Tube of lead, two disks of glass: The answer, when at last it arrived, was simplicity itself. For several years lenses of the right shape had lain within reach of anyone entering a spectacle maker's shop. For three centuries spectacles themselves had been popularizing the magnifying properties of curved glass. For the past couple of millennia it had been common knowledge that if you want to eliminate distracting light and concentrate your powers of observation on a distant object, use a tube. In many ways the arrival of this latest wonder in an age of wonders was only a matter of time. Not so the transformation it then underwent. That, nobody could have foreseen, even though the one ingredient essential for the conversion of this potential plaything into an instrument of mathematical and philosophical investigation—for its invention as the telescope, in effect—presumably had been present at the Creation: curiosity about a Creator.
"A deft and beautiful book! Panek has turned his considerable talent to the subject of telescopes, their history, and how they changed our universe, and he's hit a sweet spot of poetry and science. Seeing and Believing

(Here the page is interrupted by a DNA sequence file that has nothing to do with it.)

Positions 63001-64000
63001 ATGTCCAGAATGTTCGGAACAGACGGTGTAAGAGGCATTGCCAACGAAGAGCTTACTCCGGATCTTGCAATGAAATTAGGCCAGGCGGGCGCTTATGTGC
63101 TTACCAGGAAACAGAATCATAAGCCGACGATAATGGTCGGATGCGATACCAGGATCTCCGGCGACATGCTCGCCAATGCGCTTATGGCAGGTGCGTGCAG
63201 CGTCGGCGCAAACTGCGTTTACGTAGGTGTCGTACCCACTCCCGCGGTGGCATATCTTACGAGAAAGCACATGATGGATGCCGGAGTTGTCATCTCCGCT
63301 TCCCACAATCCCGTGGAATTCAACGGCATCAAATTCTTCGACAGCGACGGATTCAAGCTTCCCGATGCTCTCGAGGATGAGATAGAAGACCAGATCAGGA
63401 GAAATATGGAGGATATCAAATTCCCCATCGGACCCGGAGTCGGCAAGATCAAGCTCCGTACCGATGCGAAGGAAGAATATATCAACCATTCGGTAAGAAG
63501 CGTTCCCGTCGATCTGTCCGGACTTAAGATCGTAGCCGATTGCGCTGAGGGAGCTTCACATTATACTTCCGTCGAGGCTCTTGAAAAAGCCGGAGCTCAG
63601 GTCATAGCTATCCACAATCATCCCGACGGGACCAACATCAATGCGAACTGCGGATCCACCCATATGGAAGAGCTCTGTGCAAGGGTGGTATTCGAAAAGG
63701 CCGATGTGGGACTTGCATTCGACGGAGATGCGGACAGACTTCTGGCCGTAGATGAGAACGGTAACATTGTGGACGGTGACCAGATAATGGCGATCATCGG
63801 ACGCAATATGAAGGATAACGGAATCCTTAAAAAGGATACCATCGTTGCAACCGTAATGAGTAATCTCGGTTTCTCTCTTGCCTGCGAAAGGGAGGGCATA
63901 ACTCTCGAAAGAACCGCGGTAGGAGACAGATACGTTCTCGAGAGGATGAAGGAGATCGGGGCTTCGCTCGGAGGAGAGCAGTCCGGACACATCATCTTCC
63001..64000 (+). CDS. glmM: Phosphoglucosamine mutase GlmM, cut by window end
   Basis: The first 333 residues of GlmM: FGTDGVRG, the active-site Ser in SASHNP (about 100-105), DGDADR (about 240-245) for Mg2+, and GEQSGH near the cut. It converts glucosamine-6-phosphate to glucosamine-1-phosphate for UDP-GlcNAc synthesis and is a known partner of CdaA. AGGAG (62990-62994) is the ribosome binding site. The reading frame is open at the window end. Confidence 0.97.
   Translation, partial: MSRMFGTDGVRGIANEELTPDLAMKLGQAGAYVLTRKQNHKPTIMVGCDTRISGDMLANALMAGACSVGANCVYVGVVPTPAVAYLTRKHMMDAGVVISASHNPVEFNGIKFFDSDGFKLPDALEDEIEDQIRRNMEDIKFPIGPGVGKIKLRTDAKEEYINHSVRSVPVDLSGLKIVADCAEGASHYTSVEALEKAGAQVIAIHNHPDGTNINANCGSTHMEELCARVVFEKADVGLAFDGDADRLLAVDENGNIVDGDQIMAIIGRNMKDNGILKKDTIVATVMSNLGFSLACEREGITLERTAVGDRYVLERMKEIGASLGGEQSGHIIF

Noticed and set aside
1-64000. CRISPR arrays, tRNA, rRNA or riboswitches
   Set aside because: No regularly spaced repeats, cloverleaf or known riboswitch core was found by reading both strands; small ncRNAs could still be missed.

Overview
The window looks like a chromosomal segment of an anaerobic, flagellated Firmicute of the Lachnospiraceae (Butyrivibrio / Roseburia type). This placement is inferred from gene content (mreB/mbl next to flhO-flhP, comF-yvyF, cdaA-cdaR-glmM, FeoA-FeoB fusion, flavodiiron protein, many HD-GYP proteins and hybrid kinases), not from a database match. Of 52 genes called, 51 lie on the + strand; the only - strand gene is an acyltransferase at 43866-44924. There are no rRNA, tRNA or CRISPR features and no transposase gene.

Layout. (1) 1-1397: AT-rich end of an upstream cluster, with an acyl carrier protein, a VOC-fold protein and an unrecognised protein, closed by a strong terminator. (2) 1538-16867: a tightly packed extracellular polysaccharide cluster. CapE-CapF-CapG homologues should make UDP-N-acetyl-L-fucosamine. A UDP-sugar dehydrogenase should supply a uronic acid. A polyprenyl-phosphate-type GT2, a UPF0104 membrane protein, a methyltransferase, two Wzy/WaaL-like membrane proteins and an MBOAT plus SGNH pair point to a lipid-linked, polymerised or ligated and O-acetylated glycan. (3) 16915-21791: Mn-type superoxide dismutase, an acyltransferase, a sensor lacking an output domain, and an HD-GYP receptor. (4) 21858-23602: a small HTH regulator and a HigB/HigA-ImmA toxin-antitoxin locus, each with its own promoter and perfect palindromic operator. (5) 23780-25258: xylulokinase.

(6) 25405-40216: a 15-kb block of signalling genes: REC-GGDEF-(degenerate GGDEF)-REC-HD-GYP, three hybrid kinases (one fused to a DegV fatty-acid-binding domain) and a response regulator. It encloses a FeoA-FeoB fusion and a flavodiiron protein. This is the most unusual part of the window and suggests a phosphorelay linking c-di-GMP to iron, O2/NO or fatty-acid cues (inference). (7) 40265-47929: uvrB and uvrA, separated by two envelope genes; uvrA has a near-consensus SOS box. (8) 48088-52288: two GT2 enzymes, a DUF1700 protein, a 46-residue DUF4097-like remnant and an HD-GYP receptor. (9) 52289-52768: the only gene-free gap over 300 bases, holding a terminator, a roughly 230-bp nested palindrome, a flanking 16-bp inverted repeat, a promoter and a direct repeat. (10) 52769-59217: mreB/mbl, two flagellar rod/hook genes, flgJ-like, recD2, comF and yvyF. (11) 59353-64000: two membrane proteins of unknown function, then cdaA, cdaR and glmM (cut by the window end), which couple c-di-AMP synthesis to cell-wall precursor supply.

is about vision in its deepest sense."
—Richard Preston, author of The Hot Zone
"Mr. Panek writes about science with practiced fluency. To convey this as vividly as he does requires a skill just as demanding as the ability to explain new developments, namely a capacity to imagine and make clear how people saw things in the past."
—The New York Times
"This is a gem of a book. Elegant, informative, provocative, and beautifully written."
—Alan Lightman, author of Einstein's Dreams
"Panek's history of the revolution wrought by the telescope is a beautiful piece of writing, prose as transparent as a high-grade optic. Reading it will truly open your eyes."